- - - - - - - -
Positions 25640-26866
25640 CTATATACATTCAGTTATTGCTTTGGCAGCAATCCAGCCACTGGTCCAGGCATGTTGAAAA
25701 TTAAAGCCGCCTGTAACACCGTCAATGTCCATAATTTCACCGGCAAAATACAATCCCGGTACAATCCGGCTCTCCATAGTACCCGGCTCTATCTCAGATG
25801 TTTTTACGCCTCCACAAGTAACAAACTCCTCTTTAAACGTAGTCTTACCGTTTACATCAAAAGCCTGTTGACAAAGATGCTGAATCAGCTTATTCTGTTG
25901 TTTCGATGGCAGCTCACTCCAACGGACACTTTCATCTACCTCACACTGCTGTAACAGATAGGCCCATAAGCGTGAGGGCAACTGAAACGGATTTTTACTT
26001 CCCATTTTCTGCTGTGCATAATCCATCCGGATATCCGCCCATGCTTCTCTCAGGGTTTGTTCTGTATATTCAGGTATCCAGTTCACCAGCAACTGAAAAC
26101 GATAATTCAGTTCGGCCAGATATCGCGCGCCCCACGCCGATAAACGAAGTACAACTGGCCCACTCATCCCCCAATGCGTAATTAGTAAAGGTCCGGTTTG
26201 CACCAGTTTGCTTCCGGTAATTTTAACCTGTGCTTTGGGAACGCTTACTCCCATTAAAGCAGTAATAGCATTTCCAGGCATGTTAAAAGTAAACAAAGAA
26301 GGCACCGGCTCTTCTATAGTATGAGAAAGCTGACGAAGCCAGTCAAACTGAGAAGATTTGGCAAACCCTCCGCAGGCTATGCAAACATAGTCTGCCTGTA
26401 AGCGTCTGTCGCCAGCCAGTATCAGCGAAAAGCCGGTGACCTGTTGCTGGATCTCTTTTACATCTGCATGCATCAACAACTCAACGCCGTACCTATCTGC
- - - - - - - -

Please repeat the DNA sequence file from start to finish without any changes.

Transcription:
Positions 25640-26866
25640 CTATATACATTCAGTTATTGCTTTGGCAGCAATCCAGCCACTGGTCCAGGCATGTTGAAAA
25701 TTAAAGCCGCCTGTAACACCGTCAATGTCCATAATTTCACCGGCAAAATACAATCCCGGTACAATCCGGCTCTCCATAGTACCCGGCTCTATCTCAGATG
25801 TTTTTACGCCTCCACAAGTAACAAACTCCTCTTTAAACGTAGTCTTACCGTTTACATCAAAAGCCTGTTGACAAAGATGCTGAATCAGCTTATTCTGTTG
25901 TTTCGATGGCAGCTCACTCCAACGGACACTTTCATCTACCTCACACTGCTGTAACAGATAGGCCCATAAGCGTGAGGGCAACTGAAACGGATTTTTACTT
26001 CCCATTTTCTGCTGTGCATAATCCATCCGGATATCCGCCCATGCTTCTCTCAGGGTTTGTTCTGTATATTCAGGTATCCAGTTCACCAGCAACTGAAAAC
26101 GATAATTCAGTTCGGCCAGATATCGCGCGCCCCACGCCGATAAACGAAGTACAACTGGCCCACTCATCCCCCAATGCGTAATTAGTAAAGGTCCGGTTTG
26201 CACCAGTTTGCTTCCGGTAATTTTAACCTGTGCTTTGGGAACGCTTACTCCCATTAAAGCAGTAATAGCATTTCCAGGCATGTTAAAAGTAAACAAAGAA
26301 GGCACCGGCTCTTCTATAGTATGAGAAAGCTGACGAAGCCAGTCAAACTGAGAAGATTTGGCAAACCCTCCGCAGGCTATGCAAACATAGTCTGCCTGTA
26401 AGCGTCTGTCGCCAGCCAGTATCAGCGAAAAGCCGGTGACCTGTTGCTGGATCTCTTTTACATCTGCATGCATCAACAACTCAACGCCGTACCTATCTGC